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The manifesto of the Princeton Foot-ball association published yesterday adds no real strength to the attitude Princeton has already assumed. There are still, unexplained contradictions in her position.

Harvard does not, as Princeton's manifesto seems to indicate, deny that Princeton has complied with all the technicalities of the law governing intercollegiate athletics. Indeed she seems to have been unscrupulously careful concerning these since they were her only safeguard. But it must not be forgotten that she has at the same time disobeyed the spirit of the law. If, for example, her players had been above reproach surely the manly and ultimately the least compromising course would have been for her to submit them to the oral examination and then to have urged the technicality, if she so chose. Her eagerness to avoid the oral examination, and the direct refusal of one of her players to submit to the same seems to us very much like a tacit confession of her own guilt. Had her protested players been above reproach they certainly would have had everything to gain and nothing to lose by their appearance at the meeting in New York.

As for Princeton's evidence incriminating Harvard's players it seems rather to have been a second thought than otherwise. If Princeton has valid protests to raise against Harvard's team we fail utterly to see why these were not made at the New York convention when our challenged players appeared to answer any charges made against them, It must be remembered that the threat, or perhaps we ought to say the warning, of Princeton's manifesto has not as yet been pointed with any very telling evidence,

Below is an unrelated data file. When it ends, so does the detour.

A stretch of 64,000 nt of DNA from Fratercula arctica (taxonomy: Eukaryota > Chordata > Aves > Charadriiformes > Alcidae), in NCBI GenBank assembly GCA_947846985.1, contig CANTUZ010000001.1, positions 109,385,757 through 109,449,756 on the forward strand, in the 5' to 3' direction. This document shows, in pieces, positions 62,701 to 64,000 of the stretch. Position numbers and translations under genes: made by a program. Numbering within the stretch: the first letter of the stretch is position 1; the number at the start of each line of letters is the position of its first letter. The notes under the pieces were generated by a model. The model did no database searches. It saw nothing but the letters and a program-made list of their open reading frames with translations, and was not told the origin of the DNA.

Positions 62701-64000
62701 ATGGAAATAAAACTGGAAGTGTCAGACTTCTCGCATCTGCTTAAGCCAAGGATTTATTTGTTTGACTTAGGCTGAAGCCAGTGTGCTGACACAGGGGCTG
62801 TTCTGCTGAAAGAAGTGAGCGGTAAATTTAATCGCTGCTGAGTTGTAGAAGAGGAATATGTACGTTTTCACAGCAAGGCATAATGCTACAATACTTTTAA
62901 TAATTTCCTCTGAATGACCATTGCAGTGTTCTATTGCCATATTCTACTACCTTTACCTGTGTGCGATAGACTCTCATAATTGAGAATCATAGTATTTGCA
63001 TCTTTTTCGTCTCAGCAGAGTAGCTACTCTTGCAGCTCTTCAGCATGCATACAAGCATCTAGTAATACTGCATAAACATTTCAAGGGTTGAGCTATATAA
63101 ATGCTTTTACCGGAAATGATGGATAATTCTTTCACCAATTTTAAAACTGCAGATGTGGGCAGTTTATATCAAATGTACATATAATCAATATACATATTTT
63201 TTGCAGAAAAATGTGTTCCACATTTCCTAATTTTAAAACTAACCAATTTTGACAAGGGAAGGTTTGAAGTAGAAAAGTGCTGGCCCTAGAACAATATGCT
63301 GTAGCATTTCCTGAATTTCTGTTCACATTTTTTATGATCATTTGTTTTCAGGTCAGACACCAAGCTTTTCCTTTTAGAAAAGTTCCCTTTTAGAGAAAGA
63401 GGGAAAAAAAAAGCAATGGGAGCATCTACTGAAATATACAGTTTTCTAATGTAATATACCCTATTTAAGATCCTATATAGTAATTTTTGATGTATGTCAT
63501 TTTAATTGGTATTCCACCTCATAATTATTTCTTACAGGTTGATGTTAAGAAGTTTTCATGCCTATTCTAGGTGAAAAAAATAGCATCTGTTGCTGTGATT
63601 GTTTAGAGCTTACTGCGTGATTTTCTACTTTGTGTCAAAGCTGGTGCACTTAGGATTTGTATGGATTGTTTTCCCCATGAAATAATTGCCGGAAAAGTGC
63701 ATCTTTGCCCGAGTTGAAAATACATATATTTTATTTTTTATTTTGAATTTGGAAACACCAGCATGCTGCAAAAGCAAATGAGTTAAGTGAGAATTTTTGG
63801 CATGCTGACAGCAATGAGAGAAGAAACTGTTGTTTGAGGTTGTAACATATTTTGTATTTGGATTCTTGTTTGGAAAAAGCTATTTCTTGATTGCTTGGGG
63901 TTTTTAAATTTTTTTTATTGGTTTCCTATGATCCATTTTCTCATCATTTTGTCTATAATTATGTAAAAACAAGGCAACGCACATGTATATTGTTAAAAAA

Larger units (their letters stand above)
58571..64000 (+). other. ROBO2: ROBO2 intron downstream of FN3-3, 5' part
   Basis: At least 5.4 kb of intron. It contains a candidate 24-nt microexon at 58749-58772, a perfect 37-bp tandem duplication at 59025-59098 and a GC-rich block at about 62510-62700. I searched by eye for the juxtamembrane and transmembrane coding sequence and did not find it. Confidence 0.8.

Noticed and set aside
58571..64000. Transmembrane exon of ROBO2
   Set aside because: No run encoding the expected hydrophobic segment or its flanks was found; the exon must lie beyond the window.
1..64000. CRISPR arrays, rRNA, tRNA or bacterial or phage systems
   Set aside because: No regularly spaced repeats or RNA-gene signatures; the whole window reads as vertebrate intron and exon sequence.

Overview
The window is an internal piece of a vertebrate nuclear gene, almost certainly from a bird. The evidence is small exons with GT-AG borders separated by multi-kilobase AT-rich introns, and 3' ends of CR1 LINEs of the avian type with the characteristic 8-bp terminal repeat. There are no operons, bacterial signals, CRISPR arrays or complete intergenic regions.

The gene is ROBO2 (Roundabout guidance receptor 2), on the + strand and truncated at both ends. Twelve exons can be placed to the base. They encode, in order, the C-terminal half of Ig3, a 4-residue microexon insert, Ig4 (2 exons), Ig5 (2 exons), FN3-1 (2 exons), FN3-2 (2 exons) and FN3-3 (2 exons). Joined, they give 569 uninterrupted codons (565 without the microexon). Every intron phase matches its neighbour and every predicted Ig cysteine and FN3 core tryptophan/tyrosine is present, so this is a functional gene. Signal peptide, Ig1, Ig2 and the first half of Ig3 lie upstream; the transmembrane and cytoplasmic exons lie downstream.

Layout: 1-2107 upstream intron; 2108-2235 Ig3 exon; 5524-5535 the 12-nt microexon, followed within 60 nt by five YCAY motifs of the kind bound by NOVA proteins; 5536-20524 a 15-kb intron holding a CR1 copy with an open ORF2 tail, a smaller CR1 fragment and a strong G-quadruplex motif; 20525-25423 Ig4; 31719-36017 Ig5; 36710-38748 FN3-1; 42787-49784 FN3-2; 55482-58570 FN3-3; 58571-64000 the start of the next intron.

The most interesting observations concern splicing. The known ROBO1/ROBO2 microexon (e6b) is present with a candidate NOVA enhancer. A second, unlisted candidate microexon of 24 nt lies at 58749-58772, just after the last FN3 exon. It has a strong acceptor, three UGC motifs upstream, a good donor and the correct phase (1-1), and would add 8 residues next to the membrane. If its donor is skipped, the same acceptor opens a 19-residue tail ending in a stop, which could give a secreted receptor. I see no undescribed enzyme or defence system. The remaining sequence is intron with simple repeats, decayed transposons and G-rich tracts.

People at large will no doubt to a considerable degree accept the statements of Princeton's faculty as authoritative in reference to Princeton's players; and indeed we do not mean to question the honesty of their convictions. They are no doubt technically right in affirming that every member of the Princeton team is a bona fide member of the university. Very likely, too, in order to avoid criticism, all the members of the Princeton team will conclude to keep up their connection with the college until the end of the year-at least they will be subjected to the greatest pressure toward this end. As to the actual intentions of some of Princeton's players, however, the faculty may well be mistaken, since their information on the vital point in question from their very position is almost sure to be unreliable. However that may be, even they, we believe, would find it difficult to explain the coming of George and Cash at the eleventh hour on any other ground than the supposition that they entered college for the purpose of playing foot ball. Now that these men are registered and the present trouble has arisen it will no doubt behoove them for a time to improve their minds.

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